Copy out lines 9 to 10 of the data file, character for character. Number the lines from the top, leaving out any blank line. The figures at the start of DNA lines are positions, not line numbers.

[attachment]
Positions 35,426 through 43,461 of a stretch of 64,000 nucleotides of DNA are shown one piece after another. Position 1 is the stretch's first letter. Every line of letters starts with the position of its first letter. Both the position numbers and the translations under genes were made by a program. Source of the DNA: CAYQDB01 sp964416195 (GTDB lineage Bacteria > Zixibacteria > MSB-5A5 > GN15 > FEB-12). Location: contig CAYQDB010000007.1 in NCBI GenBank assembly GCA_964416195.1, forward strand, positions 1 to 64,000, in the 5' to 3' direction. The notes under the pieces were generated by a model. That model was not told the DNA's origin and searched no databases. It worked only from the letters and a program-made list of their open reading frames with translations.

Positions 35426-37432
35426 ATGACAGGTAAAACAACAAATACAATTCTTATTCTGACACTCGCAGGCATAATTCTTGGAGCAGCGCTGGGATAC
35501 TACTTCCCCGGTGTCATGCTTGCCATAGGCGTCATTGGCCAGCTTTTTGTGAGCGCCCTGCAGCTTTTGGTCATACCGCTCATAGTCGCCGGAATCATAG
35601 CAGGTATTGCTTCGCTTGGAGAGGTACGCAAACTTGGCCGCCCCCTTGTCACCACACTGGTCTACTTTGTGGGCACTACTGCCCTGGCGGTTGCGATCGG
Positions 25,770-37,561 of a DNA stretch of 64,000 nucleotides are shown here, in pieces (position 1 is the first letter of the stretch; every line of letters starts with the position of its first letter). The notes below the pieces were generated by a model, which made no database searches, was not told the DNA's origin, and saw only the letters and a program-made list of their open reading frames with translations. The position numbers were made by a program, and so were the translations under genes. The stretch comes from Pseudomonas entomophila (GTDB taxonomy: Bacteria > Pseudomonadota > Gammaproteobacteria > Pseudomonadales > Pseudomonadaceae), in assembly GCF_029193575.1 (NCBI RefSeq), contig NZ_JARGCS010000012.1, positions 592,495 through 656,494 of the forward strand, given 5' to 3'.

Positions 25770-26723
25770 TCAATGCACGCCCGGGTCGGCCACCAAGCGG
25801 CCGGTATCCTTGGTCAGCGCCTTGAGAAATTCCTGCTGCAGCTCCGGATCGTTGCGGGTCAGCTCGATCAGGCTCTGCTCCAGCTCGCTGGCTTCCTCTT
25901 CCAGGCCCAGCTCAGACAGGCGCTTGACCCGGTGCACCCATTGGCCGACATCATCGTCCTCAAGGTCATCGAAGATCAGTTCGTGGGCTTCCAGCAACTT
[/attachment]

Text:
25801 CCGGTATCCTTGGTCAGCGCCTTGAGAAATTCCTGCTGCAGCTCCGGATCGTTGCGGGTCAGCTCGATCAGGCTCTGCTCCAGCTCGCTGGCTTCCTCTT
25901 CCAGGCCCAGCTCAGACAGGCGCTTGACCCGGTGCACCCATTGGCCGACATCATCGTCCTCAAGGTCATCGAAGATCAGTTCGTGGGCTTCCAGCAACTT